Catherine Chamberlain


Catherine joined the lab as a graduate student and completed her PhD in 2021. She is a plant ecologist interested in understanding how anthropogenic climate change impacts plant communities. In November 2015, she graduated from Trinity College Dublin with a Master’s degree in Biodiversity and Conservation and for her dissertation, investigated the vegetation composition of grazing lawns along an anthropogenic impact and grazing pressure gradient at Gorongosa National Park in Mozambique. For her PhD dissertation, she continued to focus her research efforts on plant community composition and how temperature, precipitation, and photoperiod affect plant phenology.

Darwin Sodhi


Darwin joined the lab as a a graduate student in 2018. He was interested in understanding how plant communities are assembled, and how this assembly is affected by anthropogenic factors. In 2018, he graduated from the University of Toronto with a master’s degree in Ecology and Evolutionary Biology. His thesis topic investigated the impact of the invasive vine Vincetoxicum rossicum on the functional diversity of meadow and understory habitats. His current interests are in exploring how climate change alters plant communities, and how this could impact how communities are assembled in the future.

Molly Clemens


Molly is in her third year of her SDSU/UC-Davis PhD program and helped coordinate phenological observations at RMI for the 2018 season. In addition to her interest in phenology she is also studying Vitis physiology and genetics (and spent spring 2019 in Bordeaux!).

April Mahovlic


April joined the lab in Summer 2020 as the Okanagan phenology sampling consultant. She is a recent microbiology graduate with an interest in the impact of microbial pathogens on grapevines in British Columbia. April graduated from UBC Okanagan with my BSc Honours in Microbiology in June of 2019. After graduating, she worked for Agriculture and Agri-Food Canada, studying Grapevine Trunk Diseases. Her Masters research (in Dr. José Ramón Úrbez-Torres’ lab) will focus on learning more about the effects of Grapevine Leafroll and Red Blotch disease in the Okanagan, with the goal of providing practical mitigation strategies to local growers.

Sophia Collins


Sophia joined the lab in the Fall of 2020 as an undergraduate student studying Environmental Science at the University of British Columbia. She is interested in the implications phenological shifts have for the futures of ecosystems, and what we can do to address the ramifications of climate change as a whole. Through her involvement with the Temporal Ecology Lab, she gained a better understanding of the scientific process and how computer software can be used to interpret data.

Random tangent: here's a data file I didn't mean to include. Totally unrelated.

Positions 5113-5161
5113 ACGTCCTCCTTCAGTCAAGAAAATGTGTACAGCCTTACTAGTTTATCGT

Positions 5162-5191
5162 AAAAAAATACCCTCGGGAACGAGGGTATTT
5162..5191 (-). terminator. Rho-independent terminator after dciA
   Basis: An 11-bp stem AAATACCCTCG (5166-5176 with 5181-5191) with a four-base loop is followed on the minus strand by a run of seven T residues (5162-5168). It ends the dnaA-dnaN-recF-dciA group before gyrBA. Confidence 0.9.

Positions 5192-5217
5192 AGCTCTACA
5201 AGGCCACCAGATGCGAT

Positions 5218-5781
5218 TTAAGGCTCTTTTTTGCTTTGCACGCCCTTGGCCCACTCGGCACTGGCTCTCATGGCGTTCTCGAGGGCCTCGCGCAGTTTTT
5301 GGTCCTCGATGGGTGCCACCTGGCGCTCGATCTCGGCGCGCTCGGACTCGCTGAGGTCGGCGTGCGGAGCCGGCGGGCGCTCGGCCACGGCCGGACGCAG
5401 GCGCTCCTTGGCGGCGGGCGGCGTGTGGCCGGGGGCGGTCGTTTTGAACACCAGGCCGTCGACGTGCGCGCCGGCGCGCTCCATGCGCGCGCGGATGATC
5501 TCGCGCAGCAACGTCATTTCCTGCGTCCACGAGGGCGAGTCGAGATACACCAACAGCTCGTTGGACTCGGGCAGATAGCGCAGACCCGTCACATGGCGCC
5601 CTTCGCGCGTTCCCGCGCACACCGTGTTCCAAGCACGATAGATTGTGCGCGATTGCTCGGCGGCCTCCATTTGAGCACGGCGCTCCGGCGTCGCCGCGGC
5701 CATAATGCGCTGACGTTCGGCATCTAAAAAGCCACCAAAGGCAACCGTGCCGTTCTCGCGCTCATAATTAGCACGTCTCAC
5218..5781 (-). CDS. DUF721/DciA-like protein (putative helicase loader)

Alina Zeng


Alina joined the lab as a senior undergraduate student majoring in Urban Forestry at the University of British Columbia. As a firm believer in the partnership between the sciences and the humanities, she appreciates innovative solutions to bridge research and practice. Upon joining the Temporal Ecology Lab, all the strolling around looking at plants that she did served a purpose 🙂  Alina aspires to prepare herself for conducting independent research in her future endeavours around ecology and conservation sciences.

Dinara Mamatova


Dinara joined the lab as undergraduate student at the University of British Columbia majoring in Computer Science. She is interested in data visualization and analysis of the environmental and plant research data. Due to her time at the lab, she has had many great opportunities to learn about Bayesian statistics and survival models, work with the lab’s phylogenetic mixed model and study the influence of ever-changing climate on plant ecosystems and their life events

Grace Gooding


Grace joined the lab as an undergraduate student majoring in Environmental Sciences at the University of British Columbia. She is interested in the impacts of human disturbances in the environment, especially with respect to their impacts on biodiversity. Through her involvement in the lab, she gained a better understanding of the research process, as well as improving her data processing skills in ecological research

Phoebe Autio


Phoebe joined the lab in Fall 2019 as an undergraduate assistant working on a Bachelor of Arts in Geography and a Master of Management as part of a dual degree program at the University of British Columbia. She was personally interested in sustainable community development and working to mitigate the effects that climate change will have on communities around that world. She joined the Temporal Ecology Lab with the goal to develop a better understanding of the research process and to build a foundation in a science field.

Sadie Larter


Sadie joined the lab as an undergraduate student at the University of British Columbia studying Biology with a focus on Ecology. She joined the Temporal Ecology Lab as an undergraduate assistant to help with phenological data collection and with photographing plant specimens. Through this experience she hoped to gain insight into the process of scientific research and learn more about the phenology of local plant species.